(Host) The Environmental Protection Agency has taken Vermont to task for not doing more to keep phosphorus out of Lake Champlain.
The EPA says Vermont’s Department of Environmental Conservation has to write stricter permits and spend more money to deal with the problem.
As VPR’s Ross Sneyd reports, state officials say the E-P-A is off-base in its critique.
(Sneyd) State government has tried, under a series of gubernatorial administrations, to clean up Lake Champlain and the rivers and streams that feed it.
Under Governor Jim Douglas, the effort is known as Clean and Clear. Environmental Conservation Commissioner Laura Pelosi says the program is showing results.
(Pelosi) “Vermont is really leading the nation in addressing water quality issues, such as non-point source pollution control.”
(Sneyd) The EPA has a different view.
Scientists from EPA’s New England regional headquarters say some of the efforts have been worthwhile.
The state and cities and towns have spent millions to clean up sewage treatment plants. Money and attention have been devoted to preventing runoff from farms.
But the EPA’s Dave Deegan says more needs to be done because phosphorous levels aren’t falling as they should.
(Deegan) “I think there’s been a lot of effort put into trying to address the concern. At the same time we have not seen reductions in phosphorous and other nutrients that would be necessary to say that we’re making the kind of progress that we’d like to see.”
(Sneyd) In an April 30th letter to Pelosi, a top regional EPA official was stronger. He wrote – quote — “We remain concerned about the lack of progress toward seeing water quality improvements in most lake segments.”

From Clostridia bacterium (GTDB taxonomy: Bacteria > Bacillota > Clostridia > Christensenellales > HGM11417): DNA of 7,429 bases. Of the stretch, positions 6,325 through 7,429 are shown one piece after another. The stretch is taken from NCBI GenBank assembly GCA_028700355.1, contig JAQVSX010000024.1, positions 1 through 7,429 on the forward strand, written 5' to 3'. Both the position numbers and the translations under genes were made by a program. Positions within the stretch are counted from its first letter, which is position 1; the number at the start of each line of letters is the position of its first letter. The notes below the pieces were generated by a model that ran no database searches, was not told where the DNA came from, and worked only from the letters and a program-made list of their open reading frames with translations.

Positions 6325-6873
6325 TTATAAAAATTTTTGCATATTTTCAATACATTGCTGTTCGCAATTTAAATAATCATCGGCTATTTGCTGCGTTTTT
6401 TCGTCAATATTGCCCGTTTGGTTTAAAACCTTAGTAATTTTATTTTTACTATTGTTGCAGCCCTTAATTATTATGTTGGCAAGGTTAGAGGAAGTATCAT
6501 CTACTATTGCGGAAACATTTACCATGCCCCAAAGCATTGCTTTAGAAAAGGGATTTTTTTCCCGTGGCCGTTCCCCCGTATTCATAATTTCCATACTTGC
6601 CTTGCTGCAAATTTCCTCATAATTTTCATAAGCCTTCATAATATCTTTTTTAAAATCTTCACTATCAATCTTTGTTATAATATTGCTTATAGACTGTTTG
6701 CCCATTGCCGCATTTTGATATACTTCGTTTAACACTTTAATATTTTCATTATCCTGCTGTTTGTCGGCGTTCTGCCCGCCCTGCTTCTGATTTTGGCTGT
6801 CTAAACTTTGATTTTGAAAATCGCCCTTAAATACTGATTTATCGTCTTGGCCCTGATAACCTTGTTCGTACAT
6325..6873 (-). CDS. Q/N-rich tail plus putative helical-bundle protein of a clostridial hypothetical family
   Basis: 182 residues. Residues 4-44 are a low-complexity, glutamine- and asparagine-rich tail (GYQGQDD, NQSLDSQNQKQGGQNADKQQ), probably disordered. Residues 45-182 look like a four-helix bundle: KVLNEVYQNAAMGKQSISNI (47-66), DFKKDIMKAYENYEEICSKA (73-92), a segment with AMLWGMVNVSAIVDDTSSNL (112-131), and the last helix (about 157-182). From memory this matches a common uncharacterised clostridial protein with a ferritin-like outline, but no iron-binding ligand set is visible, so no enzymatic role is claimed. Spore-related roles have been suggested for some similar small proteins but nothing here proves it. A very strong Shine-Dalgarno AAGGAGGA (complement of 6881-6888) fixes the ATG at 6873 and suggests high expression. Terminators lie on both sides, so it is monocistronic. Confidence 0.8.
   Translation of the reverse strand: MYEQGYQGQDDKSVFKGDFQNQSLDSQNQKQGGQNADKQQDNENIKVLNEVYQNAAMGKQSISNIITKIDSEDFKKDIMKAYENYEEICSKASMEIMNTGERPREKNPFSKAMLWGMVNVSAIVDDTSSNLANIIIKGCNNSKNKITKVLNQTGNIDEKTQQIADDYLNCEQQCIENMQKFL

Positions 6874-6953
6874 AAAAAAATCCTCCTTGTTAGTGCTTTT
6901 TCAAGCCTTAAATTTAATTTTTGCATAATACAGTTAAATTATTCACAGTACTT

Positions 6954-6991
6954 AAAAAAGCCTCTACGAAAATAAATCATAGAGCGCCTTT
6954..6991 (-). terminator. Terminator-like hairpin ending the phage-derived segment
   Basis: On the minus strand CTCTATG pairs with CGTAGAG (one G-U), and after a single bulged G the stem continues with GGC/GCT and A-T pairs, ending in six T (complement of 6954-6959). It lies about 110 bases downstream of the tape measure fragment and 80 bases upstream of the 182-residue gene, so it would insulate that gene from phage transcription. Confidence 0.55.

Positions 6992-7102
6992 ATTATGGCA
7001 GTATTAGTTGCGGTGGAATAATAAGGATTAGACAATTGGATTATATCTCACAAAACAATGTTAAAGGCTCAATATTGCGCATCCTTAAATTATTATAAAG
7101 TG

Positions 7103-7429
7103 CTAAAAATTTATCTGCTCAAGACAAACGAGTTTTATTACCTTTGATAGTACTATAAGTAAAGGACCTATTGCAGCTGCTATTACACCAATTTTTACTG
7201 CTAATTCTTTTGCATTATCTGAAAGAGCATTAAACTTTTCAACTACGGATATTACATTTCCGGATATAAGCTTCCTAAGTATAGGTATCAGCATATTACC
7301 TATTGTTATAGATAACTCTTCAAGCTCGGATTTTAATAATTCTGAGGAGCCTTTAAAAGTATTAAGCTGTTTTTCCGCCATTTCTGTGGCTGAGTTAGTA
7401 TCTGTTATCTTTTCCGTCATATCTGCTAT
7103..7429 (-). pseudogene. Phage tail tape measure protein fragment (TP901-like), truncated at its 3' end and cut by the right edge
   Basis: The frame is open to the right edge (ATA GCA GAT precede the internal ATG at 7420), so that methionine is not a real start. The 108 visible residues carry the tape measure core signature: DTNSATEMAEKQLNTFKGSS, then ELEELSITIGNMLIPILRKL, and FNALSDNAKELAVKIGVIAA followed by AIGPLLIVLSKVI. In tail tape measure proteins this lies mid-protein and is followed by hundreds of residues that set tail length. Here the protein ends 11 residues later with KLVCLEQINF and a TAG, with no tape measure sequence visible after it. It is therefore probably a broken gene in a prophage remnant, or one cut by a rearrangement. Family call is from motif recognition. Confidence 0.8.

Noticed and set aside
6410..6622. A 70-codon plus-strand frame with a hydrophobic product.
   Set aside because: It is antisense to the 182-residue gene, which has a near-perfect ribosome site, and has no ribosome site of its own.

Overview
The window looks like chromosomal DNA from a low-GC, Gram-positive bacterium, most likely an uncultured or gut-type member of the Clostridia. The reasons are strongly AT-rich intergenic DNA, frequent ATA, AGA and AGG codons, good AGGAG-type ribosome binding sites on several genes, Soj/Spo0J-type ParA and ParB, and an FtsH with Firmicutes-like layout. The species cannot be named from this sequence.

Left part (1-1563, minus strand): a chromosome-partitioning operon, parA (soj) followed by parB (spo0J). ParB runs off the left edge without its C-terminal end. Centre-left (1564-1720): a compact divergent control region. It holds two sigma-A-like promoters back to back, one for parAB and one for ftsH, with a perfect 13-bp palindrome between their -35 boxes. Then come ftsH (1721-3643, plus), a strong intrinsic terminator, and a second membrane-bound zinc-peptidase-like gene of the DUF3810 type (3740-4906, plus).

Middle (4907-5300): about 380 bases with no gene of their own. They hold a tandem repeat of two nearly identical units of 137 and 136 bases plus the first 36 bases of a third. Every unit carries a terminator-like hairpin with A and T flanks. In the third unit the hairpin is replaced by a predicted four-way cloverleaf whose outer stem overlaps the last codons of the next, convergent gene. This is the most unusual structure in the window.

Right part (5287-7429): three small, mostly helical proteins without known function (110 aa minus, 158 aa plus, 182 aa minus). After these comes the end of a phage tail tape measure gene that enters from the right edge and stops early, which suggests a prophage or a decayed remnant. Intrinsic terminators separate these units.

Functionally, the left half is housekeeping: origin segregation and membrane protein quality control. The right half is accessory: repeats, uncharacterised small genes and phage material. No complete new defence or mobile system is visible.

Mike Rapacz of the Conservation Law Foundation says it’s about time the EPA got tough with the state.
(Rapacz) "I believe that the agency has an awful lot of work to do in terms of really recognizing how to implement a large water body cleanup, how to implement the Clean Water Act, how to prioritize their work and how to pursue funding to all of the above in a proper manner.”
(Sneyd) Excess phosphorus is a problem because it upsets the natural balance in the lake. It can cause oxygen levels in the water to plummet and it leads to toxic algae blooms in the summer.
Clean and Clear was supposed to tackle the problem, especially the so-called "non-point” phosphorus pollution that washes from farms or parking lots.
The EPA’s critique also pointed out specific sources of pollution, like sewage treatment.
St. Albans wants to renew its treatment plant permit. The EPA says the new permit should meet tougher standards.
Environmental Conservation Commissioner Pelosi says the EPA is focused too narrowly on pollution at treatment plants.
(Pelosi) "The state, from our perspective, is in a much better position to be able to identify what those priorities are. And for us, here in Vermont, it is non-point source pollution. Even eliminating the phosphorus loading from wastewater treatment facilities is not going to allow us to reach our water quality standards. So our focus really does need to be non-point source pollution control.”
(Sneyd) But the EPA says it’s concerned about all sources of pollution.
For VPR News, I’m Ross Sneyd.